On Thursday, Rep. Matt Salmon (R-AZ) introduced H.R. 3799, the Hearing Protection Act (HPA). Joining him were 10 co-sponsors, including Representatives Frank Guinta (R-NH), John Carter (R-TX), Mike Kelly (R-PA), Chris Collins (R-NY), Glenn Thompson (R-PA), Tim Huelskamp (R-KS), Trent Franks (R-AZ), Mia Love (R-UT), Doug LaMalfa (R-CA), and Chris Stewart (R-UT). The HPA would remove sound suppressors from regulation under the National Firearms Act (NFA), leaving them to be treated as ordinary firearms subject to the usual NICS check and Form 4473 for dealer sales. Their primary function is to reduce the muzzle report of the firearm to which they are attached, protecting the hearing of the firearm’s operator and reducing noise and disturbance to those in nearby vicinities.
Currently, suppressors (misleadingly referred to as “silencers” in federal law) are subject to the NFA’s cumbersome and lengthy application, “CLEO sign-off,” and $200 taxation provisions. This is so, even though the devices themselves are completely harmless. Their primary function is to reduce the muzzle report of the firearm to which they are attached, protecting the hearing of the firearm’s operator and reducing noise and disturbance to those in nearby vicinities. Unlike their portrayal in popular movies and television shows, the devices do not render firearms all but soundless. They do, however, make them safer and quieter to operate, reducing the sound that reaches the shooter by about the same degree as a pair of earplugs or earmuffs.
Although they have been subject to heightened regulation under federal law since 1934, suppressors have become increasingly popular in recent years, as more and more hunters and firearm enthusiasts have discovered their benefits. Suppressors may be legally obtained in 41 states, and they are lawful for hunting in 37. Ironically, regulation of suppressors is one area where American gun owners are at a relative disadvantage to their counterparts in other countries. Many European nations, for example, place no regulations on their acquisition or use. Here in the U.S., it is inconsistent, to say the least, that while mufflers are legally required or commonly included on a various noise-producing tools – including cars, lawn mowers, and chainsaws – the law discourages their use on firearms.
Suppressors may be legally obtained in 41 states, and they are lawful for hunting in 37. Ironically, regulation of suppressors is one area where American gun owners are at a relative disadvantage to their counterparts in other countries. Many European nations, for example, place no regulations on their acquisition or use.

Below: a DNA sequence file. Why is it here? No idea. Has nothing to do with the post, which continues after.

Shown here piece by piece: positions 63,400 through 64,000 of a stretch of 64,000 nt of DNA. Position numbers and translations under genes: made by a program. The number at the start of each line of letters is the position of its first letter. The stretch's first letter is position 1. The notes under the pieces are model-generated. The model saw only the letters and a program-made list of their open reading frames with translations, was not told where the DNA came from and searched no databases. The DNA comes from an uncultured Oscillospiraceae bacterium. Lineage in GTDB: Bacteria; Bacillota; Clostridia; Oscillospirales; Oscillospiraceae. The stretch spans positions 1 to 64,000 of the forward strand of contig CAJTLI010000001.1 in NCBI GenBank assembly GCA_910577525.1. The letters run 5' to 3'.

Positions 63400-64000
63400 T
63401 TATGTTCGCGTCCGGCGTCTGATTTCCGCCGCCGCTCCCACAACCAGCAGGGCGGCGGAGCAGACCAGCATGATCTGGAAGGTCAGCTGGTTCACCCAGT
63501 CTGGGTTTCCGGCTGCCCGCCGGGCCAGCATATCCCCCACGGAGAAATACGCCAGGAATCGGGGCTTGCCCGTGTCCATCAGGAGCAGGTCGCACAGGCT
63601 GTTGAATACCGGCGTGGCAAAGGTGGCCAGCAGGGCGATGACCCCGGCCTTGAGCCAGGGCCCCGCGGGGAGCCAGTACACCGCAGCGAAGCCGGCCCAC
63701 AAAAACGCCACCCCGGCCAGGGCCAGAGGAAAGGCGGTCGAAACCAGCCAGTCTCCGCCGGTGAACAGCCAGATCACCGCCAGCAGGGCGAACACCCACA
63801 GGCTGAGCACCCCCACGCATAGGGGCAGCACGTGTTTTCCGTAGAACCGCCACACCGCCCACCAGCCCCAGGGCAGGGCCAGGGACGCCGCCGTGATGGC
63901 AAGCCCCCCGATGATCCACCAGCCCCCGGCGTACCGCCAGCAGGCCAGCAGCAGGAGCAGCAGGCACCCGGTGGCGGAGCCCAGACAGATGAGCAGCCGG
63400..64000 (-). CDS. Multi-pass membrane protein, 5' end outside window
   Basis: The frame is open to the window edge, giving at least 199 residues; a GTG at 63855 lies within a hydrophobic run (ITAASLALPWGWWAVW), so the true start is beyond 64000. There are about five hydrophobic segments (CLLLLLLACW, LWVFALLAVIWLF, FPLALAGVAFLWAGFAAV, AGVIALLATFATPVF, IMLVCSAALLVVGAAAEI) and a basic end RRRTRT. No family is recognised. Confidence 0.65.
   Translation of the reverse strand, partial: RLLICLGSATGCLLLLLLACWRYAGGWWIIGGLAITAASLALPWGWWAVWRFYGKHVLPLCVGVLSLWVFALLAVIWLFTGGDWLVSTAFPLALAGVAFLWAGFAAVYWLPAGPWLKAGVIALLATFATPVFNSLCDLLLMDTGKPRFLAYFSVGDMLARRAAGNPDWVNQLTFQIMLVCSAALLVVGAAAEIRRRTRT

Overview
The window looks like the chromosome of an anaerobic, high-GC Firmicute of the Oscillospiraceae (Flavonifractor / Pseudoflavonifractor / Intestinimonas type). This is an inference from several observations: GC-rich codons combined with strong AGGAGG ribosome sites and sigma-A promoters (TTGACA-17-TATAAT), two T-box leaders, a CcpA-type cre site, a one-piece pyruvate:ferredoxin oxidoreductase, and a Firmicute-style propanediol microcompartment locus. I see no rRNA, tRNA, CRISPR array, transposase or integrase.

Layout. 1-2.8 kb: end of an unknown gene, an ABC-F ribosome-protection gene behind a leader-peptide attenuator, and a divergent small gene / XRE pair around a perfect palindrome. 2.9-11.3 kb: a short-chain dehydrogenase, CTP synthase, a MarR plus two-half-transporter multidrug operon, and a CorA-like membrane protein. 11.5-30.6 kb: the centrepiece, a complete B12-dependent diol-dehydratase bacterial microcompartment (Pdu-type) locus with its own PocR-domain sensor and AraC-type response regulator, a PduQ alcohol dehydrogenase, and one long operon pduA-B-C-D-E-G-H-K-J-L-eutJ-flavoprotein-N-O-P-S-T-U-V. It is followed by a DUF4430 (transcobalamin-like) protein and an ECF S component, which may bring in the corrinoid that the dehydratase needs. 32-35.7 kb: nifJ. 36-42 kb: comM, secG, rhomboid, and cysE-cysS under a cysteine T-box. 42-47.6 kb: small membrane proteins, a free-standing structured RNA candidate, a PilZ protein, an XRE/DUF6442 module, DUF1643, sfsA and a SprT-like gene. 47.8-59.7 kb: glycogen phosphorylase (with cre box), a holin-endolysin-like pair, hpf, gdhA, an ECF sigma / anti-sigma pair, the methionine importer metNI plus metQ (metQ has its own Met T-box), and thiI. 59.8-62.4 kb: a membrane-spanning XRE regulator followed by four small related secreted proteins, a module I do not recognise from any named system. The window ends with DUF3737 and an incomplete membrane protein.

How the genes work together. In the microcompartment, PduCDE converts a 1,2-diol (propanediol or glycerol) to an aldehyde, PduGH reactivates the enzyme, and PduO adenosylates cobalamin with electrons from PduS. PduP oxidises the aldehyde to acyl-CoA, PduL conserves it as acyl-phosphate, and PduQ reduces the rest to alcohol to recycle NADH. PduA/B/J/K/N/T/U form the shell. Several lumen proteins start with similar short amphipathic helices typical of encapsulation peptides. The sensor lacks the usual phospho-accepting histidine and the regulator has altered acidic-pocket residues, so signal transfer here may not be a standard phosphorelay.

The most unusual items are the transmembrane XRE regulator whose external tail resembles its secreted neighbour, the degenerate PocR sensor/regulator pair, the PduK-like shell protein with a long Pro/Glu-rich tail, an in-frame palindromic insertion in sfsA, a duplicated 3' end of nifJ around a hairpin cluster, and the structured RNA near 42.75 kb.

Suppressors are also considered “firearms” under the federal Gun Control Act of 1968, and they would continue to be so under the HPA. This means that their commercial manufacturers and dealers would have to be licensed, background checks and record-keeping requirements would continue apply to retail sales, and people with serious criminal histories or prior mental health commitments or adjudications still could not possess them. They would, however, be more readily available to law-abiding gun owners who could benefit from their use.
To ensure the pendency of the HPA does not discourage people from acting on their rights to acquire suppressors in the meantime, the Act would also allow those who acquire a suppressor after October 22, 2015, but before the Act’s effective date, to obtain a refund of the NFA’s $200 tax.
The NRA heartily supports the HPA and thanks Rep. Salmon and his cosponsors for their leadership in this important effort. In addition, as a leading voice in the industry, the American Suppressor Association has provided valuable insight to the creation of the Hearing Protection Act.
We urge you to contact your representative and ask him or her to support the Hearing Protection Act. “Suppressors benefit all involved in the hunting and shooting sports,” said NRA-ILA Executive Director Chris Cox. “It’s time to bring the law in line with modern technology.”